Greece has been the gateway to Europe for hundreds of thousands of refugees and migrants, many of whom have made extremely dangerous crossings by boat to the Greek islands. As Greece deals with the consequences of its own economic crisis, the Government’s capacity to deal with the large numbers of new arrivals has been stretched to breaking point.
After the closure of the border with the Former Yugoslav Republic of Macedonia and the EU agreeing a resettlement deal with Turkey in March, the future for those seeking refuge elsewhere in Europe remains highly uncertain. Tens of thousands people are trapped in limbo in dozens of camps across the islands and mainland. Many are living in extremely poor conditions: overcrowded, unsanitary camps and inadequate healthcare provision all present significant hazards for migrants’ wellbeing.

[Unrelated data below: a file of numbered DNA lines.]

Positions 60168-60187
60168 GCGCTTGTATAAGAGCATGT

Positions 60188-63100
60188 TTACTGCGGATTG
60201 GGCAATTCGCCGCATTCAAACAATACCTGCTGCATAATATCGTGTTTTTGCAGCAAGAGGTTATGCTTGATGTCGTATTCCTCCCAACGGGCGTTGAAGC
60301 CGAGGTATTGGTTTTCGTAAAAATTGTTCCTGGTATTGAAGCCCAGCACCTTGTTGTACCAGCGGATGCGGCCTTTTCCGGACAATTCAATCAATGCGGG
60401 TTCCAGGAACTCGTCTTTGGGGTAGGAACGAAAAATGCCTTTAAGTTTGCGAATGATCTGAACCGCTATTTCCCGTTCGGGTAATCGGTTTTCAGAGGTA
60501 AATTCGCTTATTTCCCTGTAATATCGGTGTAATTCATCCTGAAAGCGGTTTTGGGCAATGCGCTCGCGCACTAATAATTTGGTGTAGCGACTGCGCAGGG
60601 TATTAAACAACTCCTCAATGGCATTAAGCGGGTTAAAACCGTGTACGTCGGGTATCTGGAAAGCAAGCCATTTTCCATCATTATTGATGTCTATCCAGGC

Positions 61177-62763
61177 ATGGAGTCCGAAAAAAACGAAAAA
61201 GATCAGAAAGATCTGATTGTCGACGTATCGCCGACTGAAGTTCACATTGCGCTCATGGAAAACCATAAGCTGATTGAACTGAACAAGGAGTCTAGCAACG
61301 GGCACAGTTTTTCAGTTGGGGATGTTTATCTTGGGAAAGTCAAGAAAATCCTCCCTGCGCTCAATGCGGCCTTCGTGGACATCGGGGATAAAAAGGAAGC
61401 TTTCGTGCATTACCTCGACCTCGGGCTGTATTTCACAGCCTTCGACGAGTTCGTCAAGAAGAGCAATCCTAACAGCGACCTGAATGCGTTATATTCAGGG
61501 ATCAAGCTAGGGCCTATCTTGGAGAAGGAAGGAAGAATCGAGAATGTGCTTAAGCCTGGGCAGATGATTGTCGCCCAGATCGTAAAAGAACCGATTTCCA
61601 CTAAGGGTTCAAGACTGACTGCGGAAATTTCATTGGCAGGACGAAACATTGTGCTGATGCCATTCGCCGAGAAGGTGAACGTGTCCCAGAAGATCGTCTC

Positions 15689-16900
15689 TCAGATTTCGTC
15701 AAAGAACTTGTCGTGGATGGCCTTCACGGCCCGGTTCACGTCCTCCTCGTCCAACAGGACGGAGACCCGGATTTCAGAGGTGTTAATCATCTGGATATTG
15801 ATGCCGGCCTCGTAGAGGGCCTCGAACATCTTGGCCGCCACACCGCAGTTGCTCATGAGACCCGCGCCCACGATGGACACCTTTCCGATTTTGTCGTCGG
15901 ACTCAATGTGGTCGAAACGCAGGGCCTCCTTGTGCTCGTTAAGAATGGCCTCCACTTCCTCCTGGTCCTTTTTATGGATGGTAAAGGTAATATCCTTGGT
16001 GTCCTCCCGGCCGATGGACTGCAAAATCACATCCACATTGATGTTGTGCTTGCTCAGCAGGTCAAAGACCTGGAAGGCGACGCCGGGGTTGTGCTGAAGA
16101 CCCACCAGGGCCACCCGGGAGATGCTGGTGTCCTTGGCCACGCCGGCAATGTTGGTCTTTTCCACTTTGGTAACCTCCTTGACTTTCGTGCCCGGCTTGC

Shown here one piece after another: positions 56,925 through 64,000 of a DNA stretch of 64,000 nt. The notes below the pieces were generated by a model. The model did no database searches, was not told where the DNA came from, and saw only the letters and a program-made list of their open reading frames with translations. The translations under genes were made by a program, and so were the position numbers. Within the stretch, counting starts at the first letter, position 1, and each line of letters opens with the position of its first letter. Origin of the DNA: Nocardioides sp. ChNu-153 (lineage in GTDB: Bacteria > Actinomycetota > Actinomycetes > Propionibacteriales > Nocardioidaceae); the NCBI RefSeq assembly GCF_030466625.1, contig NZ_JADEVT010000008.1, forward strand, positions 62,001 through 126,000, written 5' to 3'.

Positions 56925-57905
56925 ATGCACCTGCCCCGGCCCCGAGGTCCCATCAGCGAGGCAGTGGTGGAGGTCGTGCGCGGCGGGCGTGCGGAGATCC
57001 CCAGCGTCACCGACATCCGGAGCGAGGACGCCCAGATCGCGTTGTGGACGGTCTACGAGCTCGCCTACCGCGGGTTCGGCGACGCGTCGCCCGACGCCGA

People here have travelled far beyond breaking point on journeys they never wanted to undertake. Many have bullet wounds: all have lost homes, families, friends, and certainties.
Dr Andrew Moscop, Doctors of the World volunteer
Doctors of the World has been working in Greece since 1990 and today medics provide medical care in many of the camps where refugees remain stranded including Oreokastro, Diavata and Katsikas as well as clinics on the islands of Chios and Lesbos.
In Athens, Doctors of the World Greece runs a polyclinic for both refugees and Greek people who do not have health insurance as well as a clinic in the Elliniko baseball stadium which houses many refugees.
Doctors of the World UK also runs a mobile unit in partnership with Help Refugees, giving us the capacity to set up a fully-functioning clinic wherever need is greatest.